Confessions of a Kodály Music Teacher

Archive for April 2012

I’m working on programming for my spring performances, and came across a website with tons of songs!  As Kodaly-inspired teachers, we are always looking for great folk literature.  I’m thinking that this website will fit the bill – although it seems to be lacking some citations, but I’ll share anyway.

http://www.folkinfo.org

Enjoy, and let me know your thoughts in the comments section.

I woke up Monday morning with the worst migraine, congestion, and allergy junk imaginable.  Needless to say, there was no way I was going to teach.  So, at 6:15am, I put in my sub request on Aesop (our online absence and substitute management system), drive 20 minutes to school, write sub plans, and drive 20 minutes back home.  Stupid, I know.  Why did I drive to school when I wasn’t planning to be at school?  Well, because I don’t have emergency sub plans that go beyond class lists and schedules.  After this drive, I decided this was the LAST time I would ever have to drive to work when I’m sick at the last minute.

Granted, I already have a folder on file in our main office that contains a basic schedule for the day, class lists (probably outdated at this point in the year), medical concern sheets for the most severe needs in the building, emergency drills, and how to operate the computer/smart board/stereo system setup.  Standard, yes.  Extremely useful for a sub, not at all – especially considering that there are only about 3 trained music subs in my district.

Along with my folder, I do have a dishtub labeled “Sub Tub” on a shelf near my desk.  In it I do keep some backup materials (Fantasia 2000 VHS, Lomax the Hound of Music DVD’s) and will fill it, for planned absences, with my plans, teacher editions bookmarked and ready to go, and directions for instruments IF I’m leaving any in my absence.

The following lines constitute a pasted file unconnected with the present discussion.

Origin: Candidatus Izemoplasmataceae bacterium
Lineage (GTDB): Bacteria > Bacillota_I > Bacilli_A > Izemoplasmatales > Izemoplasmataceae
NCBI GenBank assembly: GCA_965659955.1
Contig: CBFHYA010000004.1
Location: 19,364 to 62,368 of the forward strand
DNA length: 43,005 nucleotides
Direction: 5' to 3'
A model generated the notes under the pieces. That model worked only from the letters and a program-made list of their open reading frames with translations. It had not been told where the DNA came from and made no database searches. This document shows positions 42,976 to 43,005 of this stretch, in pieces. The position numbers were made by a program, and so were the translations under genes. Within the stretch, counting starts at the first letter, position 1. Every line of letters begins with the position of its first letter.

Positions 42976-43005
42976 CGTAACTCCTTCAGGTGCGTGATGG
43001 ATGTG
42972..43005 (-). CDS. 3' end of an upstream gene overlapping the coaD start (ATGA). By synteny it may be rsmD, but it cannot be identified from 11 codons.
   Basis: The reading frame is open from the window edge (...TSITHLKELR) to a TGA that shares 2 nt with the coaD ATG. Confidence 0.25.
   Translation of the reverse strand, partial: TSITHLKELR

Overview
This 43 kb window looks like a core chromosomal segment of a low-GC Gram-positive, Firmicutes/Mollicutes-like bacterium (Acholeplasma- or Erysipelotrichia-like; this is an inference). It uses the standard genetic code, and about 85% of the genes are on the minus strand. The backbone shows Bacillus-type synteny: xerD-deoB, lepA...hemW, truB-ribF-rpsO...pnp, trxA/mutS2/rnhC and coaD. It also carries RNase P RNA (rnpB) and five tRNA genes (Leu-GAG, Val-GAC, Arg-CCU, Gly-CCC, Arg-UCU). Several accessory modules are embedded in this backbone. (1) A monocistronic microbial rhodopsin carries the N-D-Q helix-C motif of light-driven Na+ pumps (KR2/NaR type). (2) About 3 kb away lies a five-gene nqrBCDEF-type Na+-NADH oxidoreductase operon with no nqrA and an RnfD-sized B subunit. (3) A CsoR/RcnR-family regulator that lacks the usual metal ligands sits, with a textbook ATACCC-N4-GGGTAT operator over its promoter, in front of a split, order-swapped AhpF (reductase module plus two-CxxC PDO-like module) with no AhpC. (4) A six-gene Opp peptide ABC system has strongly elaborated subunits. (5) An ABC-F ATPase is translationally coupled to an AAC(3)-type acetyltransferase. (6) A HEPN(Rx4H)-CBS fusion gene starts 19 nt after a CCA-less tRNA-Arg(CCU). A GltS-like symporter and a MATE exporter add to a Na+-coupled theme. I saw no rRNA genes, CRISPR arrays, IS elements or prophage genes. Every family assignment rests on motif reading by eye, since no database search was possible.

So the question is, how can I make my ‘Sub Tub’ more beneficial for ME when I’m absent unexpectedly?  And, how do I make sure that there are activities for both a music-trained sub (long-shot) and a non music-trained sub (way more likely)?

My answer – a binder with games all students in a grade level know and can play with little teacher interaction, instructions for Music Ace Maestro (which can be accessed from my student computer login on the SmartBoard) and a handful of DVD’s that are only for use when there is a substitute.

For the 2012-2013 school year, I plan to take the first 3-4 class periods and teach a handful of “fun,” but educational, music games that students can play whether I am present or not.  Instructions for those games will be placed in a binder, tabbed by grade level, and that binder placed in the “Sub Tub.”  Most of these games will also be used sometime during the year to prepare or present a concept – double win!  Also included will be computer login instructions and audio files, in a computer desktop folder, of me reviewing the songs for students (all the sub will have to do is double-click on the song title and students will hear me reteaching the song just how I would if I were present – it freaks students out when I use this.  Subs have told me that the kids look around the room trying to find me and ask where I’m hiding.).